With equal parts of excitement and foreboding, renovating a room or an entire home is an adventure you go on with a contractor. Once you’ve narrowed down your selection to one particular company, it’s time to dive into contractual agreements. Although you may not be comfortable with legal wording, it’s critical to understand the terms you’re agreeing to.
Kitchen remodel in progress.
Summarize the details
One of the largest sections of the contract should be the scope of work. It will be narrowed down into room portions, such as “Bathroom 1″ or “Bedroom 2.” Each item to be replaced, repaired, or altered should be listed in this area. Read over it entirely to avoid any future conflict. If there’s a room or part missing, such as painting a bathroom, point it out to the contractor. An amended contract will need to be written up.
You want all the payment information written in the contract to include as much detail as possible. Reputable contractors typically ask for a percentage — usually 10 percent — of the total cost upfront. They’ll require payments throughout the project, from once a month to every quarter, depending on the size of the renovation. If you don’t agree to all the terms, discuss them with the contractor before signing. They may have a particular financial need to cover, such as purchasing expensive granite for the kitchen, that requires a higher payment than others in the terms.
A house’s exterior getting remodeled.
Those small details
Every detail of the actual renovation process could be in the contract, but everyday details are often left out. Discuss where the workers will take breaks on the property and whether they’ll use your bathrooms, for instance. It’s these little details that can bother you over time if they aren’t covered contractually. Specifically, discuss where heavy machinery needs to park during work and after hours. Many yards are damaged without contractual information about proper machinery positioning.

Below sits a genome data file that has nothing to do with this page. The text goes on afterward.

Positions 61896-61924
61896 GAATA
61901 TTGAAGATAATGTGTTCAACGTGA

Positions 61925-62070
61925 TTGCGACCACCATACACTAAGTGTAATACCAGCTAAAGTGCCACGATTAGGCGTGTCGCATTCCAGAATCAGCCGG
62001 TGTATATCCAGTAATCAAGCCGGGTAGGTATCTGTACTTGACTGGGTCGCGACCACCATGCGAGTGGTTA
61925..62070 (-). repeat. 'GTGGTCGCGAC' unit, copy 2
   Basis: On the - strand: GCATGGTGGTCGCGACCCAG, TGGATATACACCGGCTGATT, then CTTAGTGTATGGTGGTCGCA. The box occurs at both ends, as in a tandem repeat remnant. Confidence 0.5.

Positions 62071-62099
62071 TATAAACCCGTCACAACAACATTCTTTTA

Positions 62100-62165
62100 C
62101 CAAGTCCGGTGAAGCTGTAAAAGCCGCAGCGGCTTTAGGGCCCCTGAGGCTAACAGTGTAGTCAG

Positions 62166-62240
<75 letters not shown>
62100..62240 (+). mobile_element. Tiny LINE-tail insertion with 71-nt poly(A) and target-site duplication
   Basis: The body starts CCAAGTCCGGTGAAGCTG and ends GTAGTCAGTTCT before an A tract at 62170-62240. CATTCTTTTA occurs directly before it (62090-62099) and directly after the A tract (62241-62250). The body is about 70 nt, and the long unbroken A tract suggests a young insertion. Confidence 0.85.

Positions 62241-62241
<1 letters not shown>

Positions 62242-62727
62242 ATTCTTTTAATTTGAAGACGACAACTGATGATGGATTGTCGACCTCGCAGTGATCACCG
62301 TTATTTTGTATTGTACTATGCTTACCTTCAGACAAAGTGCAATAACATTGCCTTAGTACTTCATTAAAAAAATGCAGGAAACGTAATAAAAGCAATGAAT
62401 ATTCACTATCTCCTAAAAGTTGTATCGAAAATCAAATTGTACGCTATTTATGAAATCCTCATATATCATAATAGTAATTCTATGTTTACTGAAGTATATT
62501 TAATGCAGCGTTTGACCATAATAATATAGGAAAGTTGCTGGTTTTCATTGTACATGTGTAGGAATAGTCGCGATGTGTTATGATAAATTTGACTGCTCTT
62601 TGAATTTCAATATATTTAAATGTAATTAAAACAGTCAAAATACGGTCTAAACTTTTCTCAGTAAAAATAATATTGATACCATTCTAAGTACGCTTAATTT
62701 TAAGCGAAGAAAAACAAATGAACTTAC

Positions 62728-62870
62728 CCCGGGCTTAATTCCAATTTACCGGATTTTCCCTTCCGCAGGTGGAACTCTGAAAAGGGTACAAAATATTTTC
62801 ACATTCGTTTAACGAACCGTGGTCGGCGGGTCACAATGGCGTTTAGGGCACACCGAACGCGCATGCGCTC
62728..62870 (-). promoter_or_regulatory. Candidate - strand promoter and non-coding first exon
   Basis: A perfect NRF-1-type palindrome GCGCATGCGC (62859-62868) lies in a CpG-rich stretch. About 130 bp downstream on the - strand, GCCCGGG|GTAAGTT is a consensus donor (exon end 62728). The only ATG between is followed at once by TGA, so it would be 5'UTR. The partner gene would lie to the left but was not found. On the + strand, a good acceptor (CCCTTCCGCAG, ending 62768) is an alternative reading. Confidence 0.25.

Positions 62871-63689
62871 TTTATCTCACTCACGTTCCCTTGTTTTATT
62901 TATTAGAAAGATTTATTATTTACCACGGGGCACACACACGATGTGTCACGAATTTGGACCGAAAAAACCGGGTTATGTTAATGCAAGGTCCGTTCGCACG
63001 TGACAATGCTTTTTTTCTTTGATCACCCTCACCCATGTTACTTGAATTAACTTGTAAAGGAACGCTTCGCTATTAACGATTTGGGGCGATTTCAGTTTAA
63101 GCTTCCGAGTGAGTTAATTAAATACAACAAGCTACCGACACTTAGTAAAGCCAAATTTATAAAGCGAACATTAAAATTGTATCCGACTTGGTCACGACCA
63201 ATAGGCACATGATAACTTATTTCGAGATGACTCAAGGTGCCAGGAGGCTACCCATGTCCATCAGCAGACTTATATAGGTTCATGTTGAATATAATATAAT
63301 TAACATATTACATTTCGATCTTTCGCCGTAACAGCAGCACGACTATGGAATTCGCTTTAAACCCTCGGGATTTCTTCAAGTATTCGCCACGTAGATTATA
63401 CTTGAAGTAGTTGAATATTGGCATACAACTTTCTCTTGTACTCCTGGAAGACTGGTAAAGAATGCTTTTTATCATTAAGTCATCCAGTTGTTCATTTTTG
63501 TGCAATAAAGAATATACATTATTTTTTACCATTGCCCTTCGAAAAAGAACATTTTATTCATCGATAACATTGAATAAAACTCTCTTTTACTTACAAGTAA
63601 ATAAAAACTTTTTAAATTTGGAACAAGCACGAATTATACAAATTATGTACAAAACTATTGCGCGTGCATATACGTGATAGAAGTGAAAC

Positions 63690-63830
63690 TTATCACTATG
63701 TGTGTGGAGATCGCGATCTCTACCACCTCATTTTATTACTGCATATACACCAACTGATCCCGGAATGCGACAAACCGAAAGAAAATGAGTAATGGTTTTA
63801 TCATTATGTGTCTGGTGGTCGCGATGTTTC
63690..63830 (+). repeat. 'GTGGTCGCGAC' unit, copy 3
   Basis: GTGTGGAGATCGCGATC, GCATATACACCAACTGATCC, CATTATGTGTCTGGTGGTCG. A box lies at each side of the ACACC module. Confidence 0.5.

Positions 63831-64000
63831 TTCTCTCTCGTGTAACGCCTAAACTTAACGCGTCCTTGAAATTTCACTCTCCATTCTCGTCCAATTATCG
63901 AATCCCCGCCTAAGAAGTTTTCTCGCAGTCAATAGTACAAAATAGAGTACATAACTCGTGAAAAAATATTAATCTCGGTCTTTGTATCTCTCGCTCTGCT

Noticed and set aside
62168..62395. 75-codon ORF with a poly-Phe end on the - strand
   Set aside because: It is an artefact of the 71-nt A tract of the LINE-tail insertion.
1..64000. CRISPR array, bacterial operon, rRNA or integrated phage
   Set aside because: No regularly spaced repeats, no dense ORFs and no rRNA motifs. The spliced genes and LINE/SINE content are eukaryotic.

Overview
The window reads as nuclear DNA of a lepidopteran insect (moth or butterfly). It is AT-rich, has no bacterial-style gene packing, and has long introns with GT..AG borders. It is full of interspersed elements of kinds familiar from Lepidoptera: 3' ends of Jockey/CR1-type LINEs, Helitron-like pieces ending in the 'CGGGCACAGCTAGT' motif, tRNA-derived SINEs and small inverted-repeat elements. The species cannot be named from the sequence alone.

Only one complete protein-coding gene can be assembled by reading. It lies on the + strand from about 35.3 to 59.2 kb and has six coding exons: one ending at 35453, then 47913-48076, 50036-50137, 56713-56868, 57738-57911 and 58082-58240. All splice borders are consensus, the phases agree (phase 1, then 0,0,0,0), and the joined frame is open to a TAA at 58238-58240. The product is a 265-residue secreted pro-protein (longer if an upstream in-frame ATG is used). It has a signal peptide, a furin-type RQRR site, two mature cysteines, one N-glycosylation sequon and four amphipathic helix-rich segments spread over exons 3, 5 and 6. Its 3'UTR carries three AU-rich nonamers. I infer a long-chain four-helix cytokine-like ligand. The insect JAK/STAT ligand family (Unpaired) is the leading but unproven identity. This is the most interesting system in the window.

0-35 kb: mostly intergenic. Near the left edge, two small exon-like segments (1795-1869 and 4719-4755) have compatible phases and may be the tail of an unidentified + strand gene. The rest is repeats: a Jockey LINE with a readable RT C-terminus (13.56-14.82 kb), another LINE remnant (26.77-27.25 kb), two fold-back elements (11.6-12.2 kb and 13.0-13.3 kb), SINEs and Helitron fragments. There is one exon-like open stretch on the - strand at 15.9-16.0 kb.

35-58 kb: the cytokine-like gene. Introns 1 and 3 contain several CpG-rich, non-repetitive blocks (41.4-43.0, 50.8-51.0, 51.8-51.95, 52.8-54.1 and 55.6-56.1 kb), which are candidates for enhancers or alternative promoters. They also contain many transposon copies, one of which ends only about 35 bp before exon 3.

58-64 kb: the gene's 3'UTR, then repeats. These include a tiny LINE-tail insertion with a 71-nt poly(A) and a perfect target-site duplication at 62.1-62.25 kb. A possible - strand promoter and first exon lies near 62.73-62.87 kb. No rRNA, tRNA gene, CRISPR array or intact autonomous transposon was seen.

Times and dates
Both you and the contractor have schedules to maintain, so it’s important to add that information into the contract. Include start and end dates in the contract along with any amendments. (Rain, snow, and other natural events may prolong the project in the winter, for example.) Add in daily work hours for the contractor as well. You don’t want them showing up on Saturday at 5 A.M. turning on the jackhammer. Both of these time elements keep everyone comfortable on the job site with reduced labor from improper scheduling.
The renovation may look spectacular, but there could be a lot of tools and materials littering your yard, driveway, and garage. Make sure the contract stipulates who cleans up after the project. Some contractors assume the customer cleans up, including hauling away heavy debris. Go over all the specifics about clean up to avoid any conflicts. Heavy debris is expensive to remove on your own.
The majority of contractors are relatively trustworthy, mainly because they want to work with you again in the future and they’d like you to refer them to your friends and neighbors. However, any questions about wording or contractual changes can be brought to a lawyer’s attention. They can look over the information to verify both parties’ responsibilities. Lawyers may only charge you for the one visit, making the fee worth it for your project. You’ll be able to have the project work out the way you want with the right price.
Regardless of your project’s scope, all contracts need to be agreed upon by both parties before any remodeling work can start. When everyone knows their limits, true progress can occur on a job site. You’ll find the project completed to your liking with possible new work in the future.